I carefully removed some thickness from the front glides on the pedalboard using a file, but found that the pedalboard was still binding near the center. A light placed behind the console showed where it was binding (the places where light isn't shining through in the picture at far left), and I marked these two places with blue masking tape. Gradually I was able to remove enough wood (perhaps 1/16 inch) so the pedalboard could easily slide in. This has to be done with some care, always moving the file or 60 grit sandpaper parallel to the front of the organ so the veneer does not splinter.

Assuming the pedalboard fits, slide it in about an inch, then check from behind to make sure that the ends of the pedals won't collide with any  of the copper strips.  It helps to have two people for this part, so that one can stay behind the organ.  If any copper strip is too high, bend it down just enough to clear the end of the pedal.

Adjusting the pedal switches

Turn on one pedal stop of each pitch (16', 8', 4', and 2') then play each pedal note from behind the console by pressing down the end of the pedal by hand.  If necessary, align the copper strip and/or any wooden slat extensions by gently moving them left and right.  Make sure you can hear all four pitches when each note is played.

Ideally, each pedal switch should play when the pedal is pushed exactly halfway down.  However the first thing is to get all the switches to work.  Afterward you can adjust the playing point by bending the copper strips.

If any pitch is intermittent or missing, first check to make sure the pedal is moving the contacts far enough.  If not, check to make sure the long bolt is connected firmly to the copper strip.  If it is, you may need to bend the copper strip upwards closer to the bottom of the pedal, or to change the angle of the bolt which connects it to the key contacts.  It's actually good to have about 1/16" to 1/8" gap between the strip and the pedal (with a felt disk on one or the other side of the gap) to ensure clearance when the pedalboard is installed.  If it's much more than 1/8", bend the strip upward gently from the circuit board end.  To change the angle of the bolt, hold the far end of the copper strip against the bottom of the pedal and support the strip underneath the bolt, then carefully push the upper end of the bolt forward until the note begins to sound.  If this is done correctly, it will actually bend the copper strip in two places and the clearance to the bottom of the pedal will stay the same.

If the switch is moving properly but one or more pitches are missing, try gently pushing the switch arm (the clear plastic piece that holds the springs) from side to side.  If it intermittently makes contact, the switch probably needs more cleaning.

If all pitches except one are working, check to make sure that all the gold spring contacts are actually touching the gold bards when the pedal is depressed.  Sometimes the switch arm will warp, causing either of the inner gold spring contacts (8' or 4') to buckle slightly and not make contact. Inspect the switch arm carefully to see whether this is the problem.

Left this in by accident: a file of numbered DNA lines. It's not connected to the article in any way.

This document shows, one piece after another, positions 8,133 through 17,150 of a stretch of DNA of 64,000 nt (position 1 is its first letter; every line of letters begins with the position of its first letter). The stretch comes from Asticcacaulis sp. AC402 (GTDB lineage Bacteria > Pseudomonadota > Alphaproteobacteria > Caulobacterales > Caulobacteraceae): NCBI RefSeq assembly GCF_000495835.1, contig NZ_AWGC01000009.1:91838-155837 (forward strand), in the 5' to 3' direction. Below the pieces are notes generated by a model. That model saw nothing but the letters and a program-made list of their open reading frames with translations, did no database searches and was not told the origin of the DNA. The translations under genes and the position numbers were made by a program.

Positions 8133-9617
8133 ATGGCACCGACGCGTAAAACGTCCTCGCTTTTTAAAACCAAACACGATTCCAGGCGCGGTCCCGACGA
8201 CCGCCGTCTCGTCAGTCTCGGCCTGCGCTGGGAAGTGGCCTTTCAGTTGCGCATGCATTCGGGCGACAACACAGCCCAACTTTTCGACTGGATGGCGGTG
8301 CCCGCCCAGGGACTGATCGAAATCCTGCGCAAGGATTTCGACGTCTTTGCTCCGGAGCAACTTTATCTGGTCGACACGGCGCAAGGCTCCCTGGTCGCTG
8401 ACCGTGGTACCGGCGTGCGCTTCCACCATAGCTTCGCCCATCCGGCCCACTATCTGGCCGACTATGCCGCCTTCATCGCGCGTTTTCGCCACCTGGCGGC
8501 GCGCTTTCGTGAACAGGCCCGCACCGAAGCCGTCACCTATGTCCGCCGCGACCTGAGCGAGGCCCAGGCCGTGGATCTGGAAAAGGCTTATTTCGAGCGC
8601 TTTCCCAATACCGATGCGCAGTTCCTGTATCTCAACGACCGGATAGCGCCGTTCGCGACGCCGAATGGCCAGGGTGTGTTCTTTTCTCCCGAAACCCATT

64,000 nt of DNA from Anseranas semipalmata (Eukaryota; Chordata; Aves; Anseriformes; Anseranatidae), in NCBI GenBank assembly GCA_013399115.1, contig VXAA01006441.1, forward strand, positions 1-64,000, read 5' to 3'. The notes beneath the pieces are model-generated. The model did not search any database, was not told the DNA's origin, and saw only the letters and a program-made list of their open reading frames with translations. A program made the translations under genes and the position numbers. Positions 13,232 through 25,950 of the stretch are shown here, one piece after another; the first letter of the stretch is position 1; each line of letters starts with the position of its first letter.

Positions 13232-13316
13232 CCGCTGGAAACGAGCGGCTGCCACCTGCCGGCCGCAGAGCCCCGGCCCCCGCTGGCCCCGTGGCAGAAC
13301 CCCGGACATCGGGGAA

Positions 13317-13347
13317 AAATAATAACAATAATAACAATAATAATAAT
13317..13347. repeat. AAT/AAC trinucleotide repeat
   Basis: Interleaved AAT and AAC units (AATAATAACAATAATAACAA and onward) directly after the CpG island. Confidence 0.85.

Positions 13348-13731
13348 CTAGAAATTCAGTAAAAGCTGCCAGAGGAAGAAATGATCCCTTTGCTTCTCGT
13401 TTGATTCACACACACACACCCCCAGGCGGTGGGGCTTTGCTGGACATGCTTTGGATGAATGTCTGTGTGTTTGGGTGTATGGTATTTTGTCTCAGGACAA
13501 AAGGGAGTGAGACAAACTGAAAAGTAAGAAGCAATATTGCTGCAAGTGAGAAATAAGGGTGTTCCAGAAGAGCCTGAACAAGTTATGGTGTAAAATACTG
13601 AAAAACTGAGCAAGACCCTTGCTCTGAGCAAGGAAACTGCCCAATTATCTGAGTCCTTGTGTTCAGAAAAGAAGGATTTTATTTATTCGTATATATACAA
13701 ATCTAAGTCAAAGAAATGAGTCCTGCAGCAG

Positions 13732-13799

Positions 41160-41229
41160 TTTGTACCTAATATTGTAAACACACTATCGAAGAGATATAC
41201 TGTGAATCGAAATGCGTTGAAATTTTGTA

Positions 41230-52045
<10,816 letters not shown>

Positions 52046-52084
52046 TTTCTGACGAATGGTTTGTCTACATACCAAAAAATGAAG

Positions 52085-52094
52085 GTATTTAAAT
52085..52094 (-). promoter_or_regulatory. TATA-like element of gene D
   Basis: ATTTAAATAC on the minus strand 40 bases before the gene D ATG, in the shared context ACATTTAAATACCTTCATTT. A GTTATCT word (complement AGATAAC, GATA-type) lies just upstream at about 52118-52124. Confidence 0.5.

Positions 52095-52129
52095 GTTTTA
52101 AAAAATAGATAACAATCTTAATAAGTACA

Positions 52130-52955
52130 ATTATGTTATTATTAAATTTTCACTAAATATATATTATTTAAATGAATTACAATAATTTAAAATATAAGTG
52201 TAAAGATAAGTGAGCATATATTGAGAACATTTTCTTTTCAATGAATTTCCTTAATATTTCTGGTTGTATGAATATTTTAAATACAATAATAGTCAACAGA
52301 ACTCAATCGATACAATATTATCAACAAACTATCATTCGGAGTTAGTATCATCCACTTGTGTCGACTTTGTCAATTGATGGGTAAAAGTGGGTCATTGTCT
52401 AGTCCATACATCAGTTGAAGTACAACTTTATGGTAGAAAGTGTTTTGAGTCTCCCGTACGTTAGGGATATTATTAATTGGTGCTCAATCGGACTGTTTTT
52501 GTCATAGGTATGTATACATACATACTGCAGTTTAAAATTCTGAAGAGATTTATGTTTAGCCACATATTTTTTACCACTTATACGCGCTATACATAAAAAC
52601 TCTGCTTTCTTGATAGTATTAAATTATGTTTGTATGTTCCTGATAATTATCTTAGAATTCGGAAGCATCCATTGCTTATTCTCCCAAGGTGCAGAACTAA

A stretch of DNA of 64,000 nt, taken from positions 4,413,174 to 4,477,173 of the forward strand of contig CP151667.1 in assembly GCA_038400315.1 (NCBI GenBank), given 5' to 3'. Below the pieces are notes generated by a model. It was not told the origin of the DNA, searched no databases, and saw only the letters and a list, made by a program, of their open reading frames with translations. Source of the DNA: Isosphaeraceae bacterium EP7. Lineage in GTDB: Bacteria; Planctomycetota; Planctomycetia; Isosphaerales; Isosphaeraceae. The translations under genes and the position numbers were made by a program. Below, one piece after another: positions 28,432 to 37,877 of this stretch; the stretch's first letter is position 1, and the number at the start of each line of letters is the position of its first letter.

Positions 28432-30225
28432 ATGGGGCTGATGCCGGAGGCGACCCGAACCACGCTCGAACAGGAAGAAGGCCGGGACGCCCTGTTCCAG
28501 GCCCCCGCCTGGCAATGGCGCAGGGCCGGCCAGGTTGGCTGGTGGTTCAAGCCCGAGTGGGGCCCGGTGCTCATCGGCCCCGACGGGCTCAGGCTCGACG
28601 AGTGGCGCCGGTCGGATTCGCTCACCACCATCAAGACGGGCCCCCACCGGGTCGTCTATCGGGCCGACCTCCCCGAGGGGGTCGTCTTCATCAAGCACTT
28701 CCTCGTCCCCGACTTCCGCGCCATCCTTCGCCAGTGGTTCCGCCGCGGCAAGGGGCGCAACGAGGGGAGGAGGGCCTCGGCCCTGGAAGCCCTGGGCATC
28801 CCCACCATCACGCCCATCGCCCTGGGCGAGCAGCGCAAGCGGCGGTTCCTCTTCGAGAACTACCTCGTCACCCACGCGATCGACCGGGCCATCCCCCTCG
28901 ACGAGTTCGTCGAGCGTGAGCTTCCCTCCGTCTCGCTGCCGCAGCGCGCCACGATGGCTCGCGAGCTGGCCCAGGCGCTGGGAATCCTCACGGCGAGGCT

There were two or three warped switch arms on my pedal switches, and I was able to solve the problem but would hesitate to recommend the method I used.

A better way to deal with a warped switch arm might be to tie or tie-wrap it carefully to a thin rod of some insulating material such as wood or plastic, perhaps a short length of 1/8" dowel rod.  I haven't tried that, but it would probably be simpler and safer than my repair.  Since the switch arms in the keyboards haven't warped, I suspect the problem is due to the way the pedal switch arms attach to the long bolt.  Shorter bolts could solve that problem, but then the spring arm would probably not move far enough to make good contact.

Once all the pedals are working, you can carefully bend the outer part of the copper strips as needed to make the pedals sound near the middle point of their travel.

Adjusting the pedalboard springs

Beneath the heel end of the pedalboard there are steel leaf springs which provide the upward force on the pedals.  If there is too little force, then just brushing against a pedal can cause it to play.  The AGO spec requires 2.5 to 3 pounds of force (about 1.2 to 1.4 kg weight) to play a note on any of the pedals.   Since the force required tends to decrease with use, it's worth checking it at least once every few years.  To adjust the leaf springs, remove the cover over the heel end of the pedalboard, apply test weights as described below, and adjust the screws which attach the springs to the pedalboard frame until each pedal sounds at the correct weight.  Usually the pressure needed to operate the pedal will initially be too light, and you will need to tighten the screw.

Schober's original suggestion to use a wine bottle as a test weight is still a good one.  I like to use two wine bottles, one filled to about 2 pounds and the other about 3 pounds.  An ordinary 750 mL (milliliter) bottle weighs almost exactly 3 pounds when full.  One which is half full will weigh about 2 pounds.  Hold the bottle vertically with the neck end down, and let the pedal support its weight.  Each pedal should not sound when the lighter bottle is applied to the pedal at a point near the player's end of the sharps, but should sound fully when the heavier one is applied.  If you re-fill bottles which are stopped with cork (or better yet, with a synthetic substitute for cork), the exposed end of the cork will help prevent slipping.

One last thing: don't ever be tempted to walk or stand on a pedalboard!  Doing so can damage the leaf springs or the block they screw into, eventually making it impossible to obtain and hold the correct adjustment.


Richard H. Dorf, Electronic Musical Instruments (3rd edition, Radiofile, 1968), Appendix: AGO Specifications.

Last updated September 14, 2009